With roughly 150 million children affected, undernutrition remains one of the most important public health threats. A meta-analysis of more than 50.000 children living in Latin America, Asia and Africa showed more than a three-fold higher mortality in growth-delayed (stunted) compared to well-nourished children. Additionally, undernourished children suffer from cognitive impairments later in life. Nevertheless, we lack efficient treatment strategies to help chronically malnourished children, who exhibit stunted growth, regain normal growth. There is growing evidence that stunting is not only a result of poor diet but also that a small intestinal inflammatory syndrome, referred to as environmental enteropathy (EE), plays a major role. EE is characterized by an increase in the permeability of the small intestine and influx of immune cells into the gut epithelium, which leads to low-grade, chronic inflammation. It is also associated with a diminished digestive capacity, likely through decreased absorptive surface of the small intestine due to the chronic inflammation. Therefore, there is a clear need for more mechanistic and interventional studies to develop robust, cost-effective and efficient formulations to strengthen the existing nutritional rehabilitation schemes. These formulations should rebalance not only nutritional aspects of the disease but also address disturbances in the gut ecosystem.
Previous work from the Afribiota consortium (https://research.pasteur.fr/en/program_project/the-afribiota-project/) in the Central African Republic and Madagascar revealed specific changes to the microbiota, which are conserved between both study sites. These results open the way to develop microbiota-targeted interventions to rebalance the microbiota and subsequently ameliorate the growth of undernourished children.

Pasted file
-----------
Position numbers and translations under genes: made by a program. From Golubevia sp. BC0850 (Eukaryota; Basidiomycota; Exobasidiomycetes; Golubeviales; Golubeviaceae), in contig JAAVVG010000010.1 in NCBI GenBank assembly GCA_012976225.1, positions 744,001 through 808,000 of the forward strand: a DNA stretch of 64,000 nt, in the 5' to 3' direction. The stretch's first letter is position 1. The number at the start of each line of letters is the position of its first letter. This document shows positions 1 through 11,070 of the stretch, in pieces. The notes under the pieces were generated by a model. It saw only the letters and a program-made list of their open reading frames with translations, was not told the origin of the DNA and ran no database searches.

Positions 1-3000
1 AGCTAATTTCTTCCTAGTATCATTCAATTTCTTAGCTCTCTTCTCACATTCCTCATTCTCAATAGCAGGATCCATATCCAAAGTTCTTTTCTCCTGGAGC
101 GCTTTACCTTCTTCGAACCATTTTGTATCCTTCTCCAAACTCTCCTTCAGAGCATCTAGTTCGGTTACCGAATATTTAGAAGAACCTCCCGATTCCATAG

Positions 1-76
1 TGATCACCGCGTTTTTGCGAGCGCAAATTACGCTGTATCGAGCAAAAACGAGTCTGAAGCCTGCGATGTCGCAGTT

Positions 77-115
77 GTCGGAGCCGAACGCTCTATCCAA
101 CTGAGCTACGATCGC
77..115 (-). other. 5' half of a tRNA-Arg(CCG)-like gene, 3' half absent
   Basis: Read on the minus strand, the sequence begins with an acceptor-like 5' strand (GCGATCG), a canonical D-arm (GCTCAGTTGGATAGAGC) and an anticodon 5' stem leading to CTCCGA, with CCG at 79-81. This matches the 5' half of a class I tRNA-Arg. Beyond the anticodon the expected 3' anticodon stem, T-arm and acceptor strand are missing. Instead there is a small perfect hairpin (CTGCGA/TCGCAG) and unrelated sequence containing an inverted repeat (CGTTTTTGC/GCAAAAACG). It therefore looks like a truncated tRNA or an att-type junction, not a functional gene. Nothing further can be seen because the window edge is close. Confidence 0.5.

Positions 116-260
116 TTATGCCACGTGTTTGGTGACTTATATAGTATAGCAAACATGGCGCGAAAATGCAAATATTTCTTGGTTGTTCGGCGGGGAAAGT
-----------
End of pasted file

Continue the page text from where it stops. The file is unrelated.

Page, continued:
In this project, in collaboration with Dr. Lisa Maier’s group at the University of Tübingen and with financial support from the Bill and Melinda Gates Foundation, we will develop new tools to rapidly identify members of the human microbiota, establish a child microbial strain biobank and screen for compounds that hamper the growth of health-deteriorating and promote the growth of health-promoting bacterial strains. Further, we will characterize the pathophysiological potential of these bacterial strains in different in vitro and in vivo models.
These microbiota-modulating compounds can then be combined in an integrated approach with the existing nutritional rehabilitation schemes to strengthen these interventions and successfully prevent and treat childhood undernutrition in the poorest regions of this world.